It’s very tempting for brands to use landmarks like Big Ben’s Elizabeth Tower in their guerrilla marketing strategies – and it’s not hard to see why. If you’re looking to make a statement, projecting your brand images onto the structure is a sure-fire way of going about it.
However, it’s not just as simple as getting a projector and beaming your messages onto Big Ben. Apparently, you need to have planning permission in place first or you risk breaking regulations.
Writing for Campaign Live, Lee Bridges – director of external communications at the House of Commons – explained that parliament’s symbolic status must be protected and having commercial messages displayed on it compromises this, which is why planning laws have been put in place.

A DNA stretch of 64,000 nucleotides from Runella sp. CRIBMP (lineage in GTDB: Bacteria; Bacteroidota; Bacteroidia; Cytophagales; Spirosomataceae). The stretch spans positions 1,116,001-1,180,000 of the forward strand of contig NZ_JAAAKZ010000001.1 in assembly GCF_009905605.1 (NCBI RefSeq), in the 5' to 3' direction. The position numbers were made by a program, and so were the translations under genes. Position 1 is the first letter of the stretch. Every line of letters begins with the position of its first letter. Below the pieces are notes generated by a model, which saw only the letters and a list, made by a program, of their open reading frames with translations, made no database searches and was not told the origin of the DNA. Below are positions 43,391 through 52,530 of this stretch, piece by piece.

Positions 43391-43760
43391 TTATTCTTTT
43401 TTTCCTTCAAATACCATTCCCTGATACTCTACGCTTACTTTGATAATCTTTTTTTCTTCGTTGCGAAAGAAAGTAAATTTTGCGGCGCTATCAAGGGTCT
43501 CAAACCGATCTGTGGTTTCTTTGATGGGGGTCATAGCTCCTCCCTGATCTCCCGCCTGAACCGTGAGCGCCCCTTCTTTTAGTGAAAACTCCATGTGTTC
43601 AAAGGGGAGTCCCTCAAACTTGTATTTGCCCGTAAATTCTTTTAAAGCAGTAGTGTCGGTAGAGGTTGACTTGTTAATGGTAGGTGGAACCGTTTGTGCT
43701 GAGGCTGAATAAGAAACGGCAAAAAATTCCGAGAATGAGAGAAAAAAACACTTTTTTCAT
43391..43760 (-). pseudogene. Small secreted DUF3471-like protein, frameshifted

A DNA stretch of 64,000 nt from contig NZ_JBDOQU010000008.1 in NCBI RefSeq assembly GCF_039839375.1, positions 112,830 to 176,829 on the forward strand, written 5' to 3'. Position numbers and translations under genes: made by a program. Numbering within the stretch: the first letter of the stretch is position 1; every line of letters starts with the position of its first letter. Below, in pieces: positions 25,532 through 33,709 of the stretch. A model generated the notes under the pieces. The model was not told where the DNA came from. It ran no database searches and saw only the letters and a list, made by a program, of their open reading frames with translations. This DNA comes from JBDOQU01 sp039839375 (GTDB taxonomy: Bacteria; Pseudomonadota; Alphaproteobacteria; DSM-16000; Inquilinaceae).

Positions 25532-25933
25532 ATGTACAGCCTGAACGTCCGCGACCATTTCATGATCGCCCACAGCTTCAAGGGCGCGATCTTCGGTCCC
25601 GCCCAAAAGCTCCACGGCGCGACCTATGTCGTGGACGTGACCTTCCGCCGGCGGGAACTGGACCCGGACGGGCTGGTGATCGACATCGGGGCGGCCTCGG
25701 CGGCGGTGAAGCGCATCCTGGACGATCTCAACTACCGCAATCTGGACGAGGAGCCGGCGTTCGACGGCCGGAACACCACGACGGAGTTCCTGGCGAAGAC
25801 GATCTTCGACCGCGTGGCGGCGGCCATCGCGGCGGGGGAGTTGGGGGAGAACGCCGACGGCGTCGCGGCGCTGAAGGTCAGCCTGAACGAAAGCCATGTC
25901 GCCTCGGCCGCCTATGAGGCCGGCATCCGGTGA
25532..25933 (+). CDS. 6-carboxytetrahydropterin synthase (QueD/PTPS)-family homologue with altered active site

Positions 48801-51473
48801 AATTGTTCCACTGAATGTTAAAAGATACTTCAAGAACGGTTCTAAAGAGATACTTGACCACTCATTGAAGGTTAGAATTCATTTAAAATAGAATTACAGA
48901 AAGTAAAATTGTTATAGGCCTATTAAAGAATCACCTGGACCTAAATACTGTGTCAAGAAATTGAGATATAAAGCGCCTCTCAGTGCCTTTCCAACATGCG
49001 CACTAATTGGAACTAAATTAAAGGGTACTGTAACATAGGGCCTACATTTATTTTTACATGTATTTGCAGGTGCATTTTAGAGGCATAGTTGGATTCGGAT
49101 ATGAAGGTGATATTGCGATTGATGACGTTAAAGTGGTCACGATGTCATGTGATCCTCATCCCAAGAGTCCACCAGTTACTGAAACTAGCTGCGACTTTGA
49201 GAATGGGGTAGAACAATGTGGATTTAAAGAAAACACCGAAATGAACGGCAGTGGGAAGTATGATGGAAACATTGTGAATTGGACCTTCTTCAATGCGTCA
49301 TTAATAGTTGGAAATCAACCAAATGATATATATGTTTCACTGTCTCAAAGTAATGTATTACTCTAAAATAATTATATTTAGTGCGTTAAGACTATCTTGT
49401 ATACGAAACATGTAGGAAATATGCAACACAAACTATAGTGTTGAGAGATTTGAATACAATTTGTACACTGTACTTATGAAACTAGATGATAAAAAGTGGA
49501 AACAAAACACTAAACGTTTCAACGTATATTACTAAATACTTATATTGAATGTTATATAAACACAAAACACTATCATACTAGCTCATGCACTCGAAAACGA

“Unauthorised projections break planning permission regulations. They also dilute the impact of a marketing technique that parliament reserves for moments of national significance. For example, the projection of falling poppies to mark the start of World War I was permitted on Remembrance Sunday and it had a profound effect on those who saw it at a time of national commemoration,” he wrote.
Observing that the prevalence of technology these days has led to an increase in unauthorised projects, Mr Bridges went on to note that architecturally significant buildings are not free billboards and you need to seek permission from Westminster City Council and the speaker of the House of Commons in order to project onto the building.
We recently blogged about BrewDog and its guerrilla marketing strategies, which have included beaming images onto the Houses of Parliament (although apparently this was unauthorised). The company has lots of other guerrilla marketing ideas, however, that could well inspire you instead. Have a read!